For all those who don’t get a sabbatical, what are we saying to them about their work when we give one to the minister? My job is much harder than yours so I need some time off that you don’t need? My job is more valuable than yours so I need to be better rested so as to do it in a way that you don’t need to do yours? I’m not saying we intend to convey these sorts of things, but it is hard not to take them (or something like them) as the implicit suggestion.

Other ministers?

Linked to that, I am also pushed to wonder why we only offer it to pastors and not to others. What about the Sunday School teachers, the evangelists, the musicians, the people doing tea and coffee every week? I mean, as Baptists, we don’t have a theology of ordination at all. We land hard on the priesthood of all believers. And we push that priesthood of all believers idea right through the church as we insist on every member ministry. A frequent refrain in our church is that the ministers of the church are all its members. If all the members of the church are its ministers, and ministers get sabbaticals, ought we not to be giving everyone a break every seven years?

Again, I can’t help but feel we communicate something to the church in this. The job of minister is vital, needs refreshment, etc. All the other jobs everyone else is doing, not so much. It does rather devalue important work being done elsewhere and diminishes the time and energy people have to expend in doing it.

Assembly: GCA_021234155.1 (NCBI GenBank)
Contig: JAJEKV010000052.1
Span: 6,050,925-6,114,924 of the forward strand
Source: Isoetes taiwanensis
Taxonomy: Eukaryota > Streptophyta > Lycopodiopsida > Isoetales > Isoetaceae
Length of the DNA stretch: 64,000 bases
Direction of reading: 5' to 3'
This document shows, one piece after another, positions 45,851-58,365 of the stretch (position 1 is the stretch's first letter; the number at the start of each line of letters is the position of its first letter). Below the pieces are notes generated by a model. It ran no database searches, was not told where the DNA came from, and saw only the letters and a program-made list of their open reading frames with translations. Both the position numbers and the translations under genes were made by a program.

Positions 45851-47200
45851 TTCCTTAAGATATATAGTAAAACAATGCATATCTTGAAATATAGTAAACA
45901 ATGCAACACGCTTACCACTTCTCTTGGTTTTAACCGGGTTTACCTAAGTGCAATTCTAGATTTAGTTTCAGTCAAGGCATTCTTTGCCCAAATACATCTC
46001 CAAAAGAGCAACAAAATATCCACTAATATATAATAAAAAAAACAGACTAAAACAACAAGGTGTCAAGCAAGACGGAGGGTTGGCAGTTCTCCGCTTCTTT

Then there are just a bunch of practical concerns. I can see, in a church of several hundred, with a bunch of paid staff members and a few full-time, paid elders, giving a pastor some time off every seven years is easy enough. There is enough in place for the ministry to be maintained and balls not to be dropped. But in a small church with one paid elder and no other staff, realistically, what is that going to do to the ministry? It seems to be something that larger churches, with strength in depth, could credibly do while smaller churches just aren’t in any position to do it without seriously denting the work of the gospel for the length of time the pastor is away.

But I think it impedes the gospel more widely. How is a few months off for the pastor after seven years going to be interpreted by the average working class care worker, shop assistant, call-centre staff, warehouse worker, plumber, brickie or spark? How are they going to see it? I fear it would come across as yet another thing the church does that seems to lack any contextual awareness for the lives of ordinary people who have to continue working hard to pay the bills and put food on the table, seven years or no. Many of them would view it as yet another middle class soft lad who can’t cope with the realities of working life having to take a few months off because ‘self-care is important’. Imagine sitting in the local whilst trying to defend that.

Let’s be honest, if the minister doesn’t grasp the realities of local life because he’s too busy taking (what will be viewed as) a few months on a jolly because his work is so hard, are working class people going to see the church as somewhere they are likely to fit in? If the minister doesn’t have a clue, what hope is there that the church he leads will understand the realities of the lives any better than he does? And if that’s the case, our sabbatical might have given us a nice rest but it won’t have served the gospel particularly well in our community.